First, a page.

I was totally blown away by Lake Ohrid when I visited North Macedonia last year. Its natural beauty and history is outstanding and I’d rate it in my top 10 places to visit in the Balkans. I was also blown away by the capital Skopje but for totally different reasons. Skopje is… interesting.
I used to think Tirana was the quirkiest capital in Europe but I now happily bestow that title upon Skopje. The city is going through a bit of rejuvenation at the moment in the form of weird and wacky monuments popping up everywhere.
There doesn’t seem to be much rhyme or reason to it but in a way it works. It has added a bit of a spark to the city.
I feel a visual post is most useful in this situation, it’s the only way to really get the point across.
Without all the craziness Skopje would be just another bland city but as things stand there are interesting albeit often over the top monuments around each corner. The most impressive is the massive eight-storey high statue of Alexander the Great in the centre of the main square.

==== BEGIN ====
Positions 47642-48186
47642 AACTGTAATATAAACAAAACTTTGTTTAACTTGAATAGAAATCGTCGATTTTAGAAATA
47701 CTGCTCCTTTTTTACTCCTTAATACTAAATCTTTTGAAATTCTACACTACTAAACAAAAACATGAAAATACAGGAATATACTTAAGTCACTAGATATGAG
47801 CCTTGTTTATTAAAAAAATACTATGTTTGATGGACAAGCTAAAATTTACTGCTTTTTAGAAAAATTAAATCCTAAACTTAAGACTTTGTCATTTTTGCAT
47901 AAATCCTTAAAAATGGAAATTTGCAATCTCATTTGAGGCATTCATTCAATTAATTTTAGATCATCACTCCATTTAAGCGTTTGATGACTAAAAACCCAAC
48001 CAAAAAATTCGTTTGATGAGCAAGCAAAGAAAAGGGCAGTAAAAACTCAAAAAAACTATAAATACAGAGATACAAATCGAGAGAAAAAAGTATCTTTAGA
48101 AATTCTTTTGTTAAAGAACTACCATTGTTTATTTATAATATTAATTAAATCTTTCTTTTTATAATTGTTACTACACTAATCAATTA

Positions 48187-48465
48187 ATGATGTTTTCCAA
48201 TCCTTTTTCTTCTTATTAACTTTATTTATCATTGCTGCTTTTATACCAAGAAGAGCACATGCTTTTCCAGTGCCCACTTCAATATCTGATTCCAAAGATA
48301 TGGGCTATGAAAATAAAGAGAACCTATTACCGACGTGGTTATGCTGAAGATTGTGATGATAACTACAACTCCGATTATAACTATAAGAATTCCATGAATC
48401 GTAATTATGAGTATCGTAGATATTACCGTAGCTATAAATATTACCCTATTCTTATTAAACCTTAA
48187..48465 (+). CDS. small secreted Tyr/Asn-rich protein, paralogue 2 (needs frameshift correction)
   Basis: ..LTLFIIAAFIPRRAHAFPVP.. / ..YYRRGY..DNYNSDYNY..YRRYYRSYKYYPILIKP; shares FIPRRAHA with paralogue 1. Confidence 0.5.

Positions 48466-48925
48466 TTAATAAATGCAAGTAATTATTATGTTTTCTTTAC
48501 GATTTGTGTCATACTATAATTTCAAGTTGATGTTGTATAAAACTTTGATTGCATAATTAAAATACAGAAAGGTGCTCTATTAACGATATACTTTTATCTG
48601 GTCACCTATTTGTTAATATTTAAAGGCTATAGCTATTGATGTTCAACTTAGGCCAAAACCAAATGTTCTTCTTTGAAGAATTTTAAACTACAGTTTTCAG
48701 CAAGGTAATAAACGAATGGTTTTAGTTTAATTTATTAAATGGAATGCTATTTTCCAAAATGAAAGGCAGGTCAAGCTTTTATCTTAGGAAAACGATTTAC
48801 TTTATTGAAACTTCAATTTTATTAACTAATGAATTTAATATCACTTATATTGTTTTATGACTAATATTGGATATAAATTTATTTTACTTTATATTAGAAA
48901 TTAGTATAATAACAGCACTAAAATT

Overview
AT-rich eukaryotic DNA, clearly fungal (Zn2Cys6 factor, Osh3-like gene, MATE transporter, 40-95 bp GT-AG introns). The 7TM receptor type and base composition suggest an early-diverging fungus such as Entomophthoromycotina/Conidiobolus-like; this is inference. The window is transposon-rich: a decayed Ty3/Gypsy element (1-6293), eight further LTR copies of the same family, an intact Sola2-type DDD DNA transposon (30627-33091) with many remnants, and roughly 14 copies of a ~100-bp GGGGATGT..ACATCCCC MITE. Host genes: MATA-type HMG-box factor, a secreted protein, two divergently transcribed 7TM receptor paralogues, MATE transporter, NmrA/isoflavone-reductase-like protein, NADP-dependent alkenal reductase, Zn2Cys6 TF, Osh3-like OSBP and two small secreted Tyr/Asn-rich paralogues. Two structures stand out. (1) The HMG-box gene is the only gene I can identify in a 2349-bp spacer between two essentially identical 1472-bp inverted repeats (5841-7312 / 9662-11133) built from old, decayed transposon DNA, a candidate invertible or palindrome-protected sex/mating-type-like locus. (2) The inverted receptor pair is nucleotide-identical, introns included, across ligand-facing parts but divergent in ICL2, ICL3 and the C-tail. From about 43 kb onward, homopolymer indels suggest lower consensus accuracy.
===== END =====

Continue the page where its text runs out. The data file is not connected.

Mother Teresa was Albanian but born in Skopje and there’s a museum dedicated to her in the centre of the city. I passed on visiting that but did track down the statue of Skanderbeg, another notable Albanian famous in the region.
The construction of around 20 buildings and 40 monuments since 2010 has been part of the government’s Skopje 2014 project. It was designed to make the city more appealing but in reality, it’s starting to look like a theme park. Most people consider it a huge waste of money and much of the senseless construction is a bit of a joke. It’s quite sad when you think around €500 million is being spent on the project while so many citizens are struggling in poverty.
Having said that, if you take the time to explore, Skopje actually has plenty to offer visitors. The old bazaar has the character and charm you would expect to find in a historic market place. The original Stone Bridge shines in the centre of modern Skopje, as does Kale Fortress which looks over the city.
Skopje is believed to have been inhabited since 4,000 BC. Although the earthquake of 1963 destroyed much of the visible history, the people have carried on many traditions which you can experience if you take the time look past the monuments and modern attractions. You’ll find brutalist architecture, memories of communism and delicious Balkan meals.
Whether you are planning a North Macedonia road trip or are visiting Skopje on a weekend away, you won’t be bored. You might not like what you see on the surface but it’s a classic Balkans experience.